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Dimitri Vorontzov

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About Dimitri Vorontzov

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  1. Thanks, HartleySan, and you're absolutely right: now I'm attempting to define what would be a set of requirements that would validate reasonably large and most probable percentage of whatever comes before @ in an email address, and I'm right in the middle of research on that. Obviously, I'm not just sitting around waiting for someone to solve my problems: for the last few days I've been doing mostly research on regex. Thanks for the resource on lookarounds, it's indeed very valuable!
  2. Antonio, point taken, thank you. Ditto HartleySan, but to answer your question about what else I want to know, it's this: I'm well aware I'm caught in the newbie trap of trying to invent the perfect regex to match an email address. But I don't have the goal to match all possible versions of an email address, I just want to figure out the regex that would work with a majority of normal email addresses. The purpose of that "quixotic pursuit" is not to validate emails in any practical application, but rather to master the PHP flavor of regex, using email validation as example, for the la
  3. Thanks, Jonathon! I wasn't aware of regexlib.com – it's an excellent resource, and I appreciate your posting it. It's Larry who deserves full credit for "quixotic".
  4. Sure, Larry, I understand – and after all, it's your forum, isn't it? You can even ban me from it at a click of a button whenever you wish. But try to look at it in a different perspective. What if someone is searching Google for "regex to validate email" and finds this already popular thread in your forum? They will be attracted by the discussion, and then they may become curious: "who is this guy, Larry Ullman? Oh, interesting, he wrote quite a few books on PHP! And on other languages! Why don't I check them out!" And then that person will buy your books, read them, learn from them,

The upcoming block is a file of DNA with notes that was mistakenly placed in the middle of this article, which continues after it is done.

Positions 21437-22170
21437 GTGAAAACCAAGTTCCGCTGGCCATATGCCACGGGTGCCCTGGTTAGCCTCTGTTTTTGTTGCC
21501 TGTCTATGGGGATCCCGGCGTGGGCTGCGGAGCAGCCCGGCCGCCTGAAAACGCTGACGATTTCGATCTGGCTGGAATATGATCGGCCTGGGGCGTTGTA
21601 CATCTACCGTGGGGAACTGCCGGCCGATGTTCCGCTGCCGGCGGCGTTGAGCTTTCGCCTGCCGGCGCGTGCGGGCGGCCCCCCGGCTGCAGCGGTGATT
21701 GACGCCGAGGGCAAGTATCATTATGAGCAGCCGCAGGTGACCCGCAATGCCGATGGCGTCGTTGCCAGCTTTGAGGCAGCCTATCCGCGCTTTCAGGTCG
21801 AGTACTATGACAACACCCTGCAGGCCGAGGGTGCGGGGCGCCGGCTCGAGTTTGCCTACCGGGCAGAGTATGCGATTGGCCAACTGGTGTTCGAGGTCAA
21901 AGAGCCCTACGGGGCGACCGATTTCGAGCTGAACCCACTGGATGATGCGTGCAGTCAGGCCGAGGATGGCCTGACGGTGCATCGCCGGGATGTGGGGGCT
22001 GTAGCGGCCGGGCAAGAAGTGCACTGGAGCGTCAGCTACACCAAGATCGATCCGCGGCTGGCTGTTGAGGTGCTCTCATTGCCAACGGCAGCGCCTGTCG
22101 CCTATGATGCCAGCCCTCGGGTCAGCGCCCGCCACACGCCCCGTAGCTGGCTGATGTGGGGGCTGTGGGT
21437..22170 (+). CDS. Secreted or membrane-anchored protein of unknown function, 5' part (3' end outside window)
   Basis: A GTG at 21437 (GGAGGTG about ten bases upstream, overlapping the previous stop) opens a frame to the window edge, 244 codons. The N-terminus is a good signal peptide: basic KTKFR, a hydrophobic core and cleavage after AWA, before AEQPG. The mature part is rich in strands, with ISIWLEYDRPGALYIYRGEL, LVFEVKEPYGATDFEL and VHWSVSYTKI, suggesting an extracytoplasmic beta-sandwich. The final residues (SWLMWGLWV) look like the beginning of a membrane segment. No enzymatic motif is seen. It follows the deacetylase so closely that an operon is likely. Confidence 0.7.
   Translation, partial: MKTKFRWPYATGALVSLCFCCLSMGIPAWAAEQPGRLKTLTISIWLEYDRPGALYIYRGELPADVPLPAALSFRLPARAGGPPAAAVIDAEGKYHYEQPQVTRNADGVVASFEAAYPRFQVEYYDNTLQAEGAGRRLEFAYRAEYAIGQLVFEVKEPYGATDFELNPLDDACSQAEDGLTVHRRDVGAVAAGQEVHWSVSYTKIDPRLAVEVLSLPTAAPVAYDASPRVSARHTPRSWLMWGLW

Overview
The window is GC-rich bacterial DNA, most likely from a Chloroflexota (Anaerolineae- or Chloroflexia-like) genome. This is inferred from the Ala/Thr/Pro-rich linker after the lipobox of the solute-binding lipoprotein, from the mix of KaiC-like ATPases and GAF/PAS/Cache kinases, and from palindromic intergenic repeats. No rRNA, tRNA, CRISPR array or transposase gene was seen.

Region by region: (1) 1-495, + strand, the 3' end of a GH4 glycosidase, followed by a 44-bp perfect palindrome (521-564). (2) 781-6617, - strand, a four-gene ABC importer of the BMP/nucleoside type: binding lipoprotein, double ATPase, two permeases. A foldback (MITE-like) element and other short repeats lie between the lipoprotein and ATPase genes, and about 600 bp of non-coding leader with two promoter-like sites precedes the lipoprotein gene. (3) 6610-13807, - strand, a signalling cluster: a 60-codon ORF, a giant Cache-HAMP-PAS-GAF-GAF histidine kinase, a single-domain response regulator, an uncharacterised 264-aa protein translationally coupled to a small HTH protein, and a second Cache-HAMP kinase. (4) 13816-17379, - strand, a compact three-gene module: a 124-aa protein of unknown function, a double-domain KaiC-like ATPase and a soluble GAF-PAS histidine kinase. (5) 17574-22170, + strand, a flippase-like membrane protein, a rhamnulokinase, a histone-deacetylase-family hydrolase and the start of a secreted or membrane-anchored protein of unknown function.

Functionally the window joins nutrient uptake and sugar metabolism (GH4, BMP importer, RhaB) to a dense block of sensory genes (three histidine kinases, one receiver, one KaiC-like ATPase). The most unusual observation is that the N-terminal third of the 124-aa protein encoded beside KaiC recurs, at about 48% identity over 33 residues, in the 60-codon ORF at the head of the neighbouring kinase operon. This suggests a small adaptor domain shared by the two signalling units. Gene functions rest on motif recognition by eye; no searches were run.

5. Great. Now let's see if we can further improve it. The pattern I've arrived to (thanks to everyone's help!) is this: ^[\w.-]+@[A-Za-z0-9.-]+\.[A-Za-z]{2,6}$ It will validate email addresses like these: somename@somewebsite.com, somename@some-website.com, or somename@somewebsite.co.uk -- -- however, it will also validate these ugly things: somename@some......website.com, somename@--somewebsite..com -- and similar things. To fix that problem, we can try to replace the pattern after @ that includes some number of letters, numbers, periods and dashes: [A-Za-z0-9.-]+ -- with the pattern t
  6. Oh, Larry, when one day you finally meet me in person, as I hope, you will realize that wrath and yours truly are completely incompatible. I got the point about filter_var() being the preferred method, thank you very much for reinforcing it, Larry. Still, what I meant by regular expression that's designed to match an email address "doing the job" is this: validate only email addresses that may include letters, dots, dashes, numbers or underscores before @, letters, numbers, dashes and dots but NO underscores after @, and a certain reasonable number of letters after the last dot. No mo